Test Automation

Simply acquiring a tool does not guarantee success. Each new tool introduced into an organization will require effort to achieve real and lasting benefits. 

Test automation is expected to help run many test cases consistently and repeatedly on different versions of the SUT and/or environments. But automation is more than a mechanism for running a test suite without human interaction. It involves a process of designing the testware, including software, documentation, test cases, test environments, and test data. 

Objectives of test automation


The test automation code can be complex to maintain. Having as much code for testing as for the SUT (system under test) is not unusual. This is why it is of the most significant importance that the test code is maintainable. This is due to the different test tools, the types of verification used, and the various testware artifacts that must be maintained.

Developing test automation solutions is not insignificant. They must be modular, scalable, understandable, reliable, and testable. Test automation solutions must evolve to add even more complexity. Whether due to internal changes or changes in the environment in which they operate, maintenance is essential to architecting a TAS. Maintaining the TAS by adapting it to new types of systems to be tested, accommodating support for new software environments, or by making it compliant with new laws and regulations helps to ensure the reliable and safe operation of the TAS. It also optimizes the lifespan and performance of the TAS.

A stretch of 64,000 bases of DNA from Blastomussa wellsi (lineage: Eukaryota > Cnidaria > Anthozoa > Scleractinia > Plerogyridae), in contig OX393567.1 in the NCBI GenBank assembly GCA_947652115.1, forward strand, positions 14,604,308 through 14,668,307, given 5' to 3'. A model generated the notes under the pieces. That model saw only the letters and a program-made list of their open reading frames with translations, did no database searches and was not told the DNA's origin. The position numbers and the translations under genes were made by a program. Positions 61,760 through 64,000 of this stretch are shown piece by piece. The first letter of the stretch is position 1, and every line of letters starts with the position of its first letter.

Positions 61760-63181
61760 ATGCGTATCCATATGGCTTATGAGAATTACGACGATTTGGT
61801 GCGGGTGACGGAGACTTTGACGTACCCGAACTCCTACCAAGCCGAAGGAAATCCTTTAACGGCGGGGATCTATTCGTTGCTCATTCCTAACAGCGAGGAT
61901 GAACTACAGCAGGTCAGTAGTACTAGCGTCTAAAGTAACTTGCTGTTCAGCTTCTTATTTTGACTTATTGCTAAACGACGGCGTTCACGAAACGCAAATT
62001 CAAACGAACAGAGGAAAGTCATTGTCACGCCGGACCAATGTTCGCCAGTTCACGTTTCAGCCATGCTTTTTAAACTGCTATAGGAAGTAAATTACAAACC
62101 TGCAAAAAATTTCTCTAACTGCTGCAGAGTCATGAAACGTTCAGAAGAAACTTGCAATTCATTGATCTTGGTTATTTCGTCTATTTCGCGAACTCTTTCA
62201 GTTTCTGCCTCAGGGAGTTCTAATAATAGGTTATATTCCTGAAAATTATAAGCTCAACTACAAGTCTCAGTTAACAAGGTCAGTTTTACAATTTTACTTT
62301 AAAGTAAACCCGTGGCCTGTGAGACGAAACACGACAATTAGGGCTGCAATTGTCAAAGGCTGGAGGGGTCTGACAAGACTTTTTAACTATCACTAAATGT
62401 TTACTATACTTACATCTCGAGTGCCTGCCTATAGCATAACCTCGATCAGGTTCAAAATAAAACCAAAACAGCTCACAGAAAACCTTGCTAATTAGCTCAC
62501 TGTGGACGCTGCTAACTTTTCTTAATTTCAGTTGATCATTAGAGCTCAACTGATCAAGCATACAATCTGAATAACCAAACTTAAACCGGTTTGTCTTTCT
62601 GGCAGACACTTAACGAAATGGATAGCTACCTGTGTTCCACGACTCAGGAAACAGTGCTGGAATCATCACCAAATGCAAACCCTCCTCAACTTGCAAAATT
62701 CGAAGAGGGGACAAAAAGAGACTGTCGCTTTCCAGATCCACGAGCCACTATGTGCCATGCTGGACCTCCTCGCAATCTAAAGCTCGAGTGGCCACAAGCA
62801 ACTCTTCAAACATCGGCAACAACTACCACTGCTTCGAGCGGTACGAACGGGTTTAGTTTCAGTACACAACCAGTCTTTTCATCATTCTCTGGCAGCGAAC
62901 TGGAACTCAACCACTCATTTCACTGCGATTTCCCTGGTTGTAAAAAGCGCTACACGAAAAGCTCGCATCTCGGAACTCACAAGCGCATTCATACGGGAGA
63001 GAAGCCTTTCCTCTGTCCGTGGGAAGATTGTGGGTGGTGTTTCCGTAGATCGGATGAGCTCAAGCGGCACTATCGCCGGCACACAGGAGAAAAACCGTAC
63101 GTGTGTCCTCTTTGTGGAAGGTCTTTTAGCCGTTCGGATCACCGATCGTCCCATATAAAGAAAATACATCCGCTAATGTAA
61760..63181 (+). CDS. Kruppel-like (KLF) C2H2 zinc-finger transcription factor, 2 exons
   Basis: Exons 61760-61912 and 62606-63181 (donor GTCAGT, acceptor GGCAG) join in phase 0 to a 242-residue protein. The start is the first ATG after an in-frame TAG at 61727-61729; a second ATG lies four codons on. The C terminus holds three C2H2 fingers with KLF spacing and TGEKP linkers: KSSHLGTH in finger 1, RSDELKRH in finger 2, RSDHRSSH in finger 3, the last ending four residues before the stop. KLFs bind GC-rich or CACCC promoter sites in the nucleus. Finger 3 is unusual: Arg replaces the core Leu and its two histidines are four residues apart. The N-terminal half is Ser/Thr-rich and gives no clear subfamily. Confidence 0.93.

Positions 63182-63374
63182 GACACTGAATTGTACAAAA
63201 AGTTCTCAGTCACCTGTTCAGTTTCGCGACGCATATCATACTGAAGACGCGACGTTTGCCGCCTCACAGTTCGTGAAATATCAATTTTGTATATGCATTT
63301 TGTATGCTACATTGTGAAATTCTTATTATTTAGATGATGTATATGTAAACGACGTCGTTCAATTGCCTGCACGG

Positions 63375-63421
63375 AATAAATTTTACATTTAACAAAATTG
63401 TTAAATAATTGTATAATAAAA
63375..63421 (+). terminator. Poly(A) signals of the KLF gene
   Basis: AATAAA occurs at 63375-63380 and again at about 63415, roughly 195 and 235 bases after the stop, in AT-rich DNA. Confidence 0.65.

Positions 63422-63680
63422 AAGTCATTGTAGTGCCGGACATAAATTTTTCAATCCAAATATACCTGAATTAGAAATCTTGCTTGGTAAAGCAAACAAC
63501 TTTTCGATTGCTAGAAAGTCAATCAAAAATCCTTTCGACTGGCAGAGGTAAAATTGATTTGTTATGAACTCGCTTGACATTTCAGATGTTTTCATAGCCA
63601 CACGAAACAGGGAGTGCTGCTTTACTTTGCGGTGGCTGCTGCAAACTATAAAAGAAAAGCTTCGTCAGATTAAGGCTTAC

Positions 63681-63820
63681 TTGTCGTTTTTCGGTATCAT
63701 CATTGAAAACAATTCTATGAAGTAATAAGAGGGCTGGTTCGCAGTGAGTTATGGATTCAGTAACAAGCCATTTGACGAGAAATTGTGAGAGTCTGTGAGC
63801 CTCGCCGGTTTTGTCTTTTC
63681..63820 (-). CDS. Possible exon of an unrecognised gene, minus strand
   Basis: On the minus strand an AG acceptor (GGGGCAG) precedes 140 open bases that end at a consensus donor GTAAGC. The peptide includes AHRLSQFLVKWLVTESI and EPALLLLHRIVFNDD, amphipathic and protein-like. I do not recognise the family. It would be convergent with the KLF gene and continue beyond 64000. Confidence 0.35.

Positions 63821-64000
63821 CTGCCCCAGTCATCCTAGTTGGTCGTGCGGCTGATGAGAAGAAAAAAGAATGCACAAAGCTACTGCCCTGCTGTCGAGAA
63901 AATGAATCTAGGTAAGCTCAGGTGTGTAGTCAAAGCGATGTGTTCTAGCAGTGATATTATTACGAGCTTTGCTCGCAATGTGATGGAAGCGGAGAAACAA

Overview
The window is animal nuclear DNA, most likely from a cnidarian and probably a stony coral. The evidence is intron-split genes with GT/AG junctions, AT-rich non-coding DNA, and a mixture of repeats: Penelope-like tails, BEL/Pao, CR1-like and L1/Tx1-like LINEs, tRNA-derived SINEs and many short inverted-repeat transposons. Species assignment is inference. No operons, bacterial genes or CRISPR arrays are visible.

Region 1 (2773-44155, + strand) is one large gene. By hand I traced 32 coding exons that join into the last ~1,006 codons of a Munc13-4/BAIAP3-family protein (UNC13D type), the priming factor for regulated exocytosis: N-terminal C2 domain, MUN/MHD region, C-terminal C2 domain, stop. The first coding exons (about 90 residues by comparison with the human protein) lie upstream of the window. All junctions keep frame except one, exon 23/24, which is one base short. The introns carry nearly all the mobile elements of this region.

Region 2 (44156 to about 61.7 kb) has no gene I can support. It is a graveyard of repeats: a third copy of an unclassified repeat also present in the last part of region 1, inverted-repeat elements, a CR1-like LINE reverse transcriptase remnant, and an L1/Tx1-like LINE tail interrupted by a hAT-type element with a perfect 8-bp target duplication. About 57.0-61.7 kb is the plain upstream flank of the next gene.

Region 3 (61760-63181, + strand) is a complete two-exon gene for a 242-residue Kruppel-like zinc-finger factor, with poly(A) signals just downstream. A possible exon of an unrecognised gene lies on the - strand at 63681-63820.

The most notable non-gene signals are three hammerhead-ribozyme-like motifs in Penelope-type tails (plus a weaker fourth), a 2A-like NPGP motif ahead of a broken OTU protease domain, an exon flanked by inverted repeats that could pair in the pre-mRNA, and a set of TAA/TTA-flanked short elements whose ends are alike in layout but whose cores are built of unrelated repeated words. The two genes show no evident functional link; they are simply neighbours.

The more success factors that are met, the more likely the test automation project will succeed. Not all factors are required, and in practice, rarely are all factors met. Before starting the test automation project, it is important to analyze the chance of success for the project by considering the factors in place and the factors missing keeping the risks of the chosen approach in mind as well as the project context.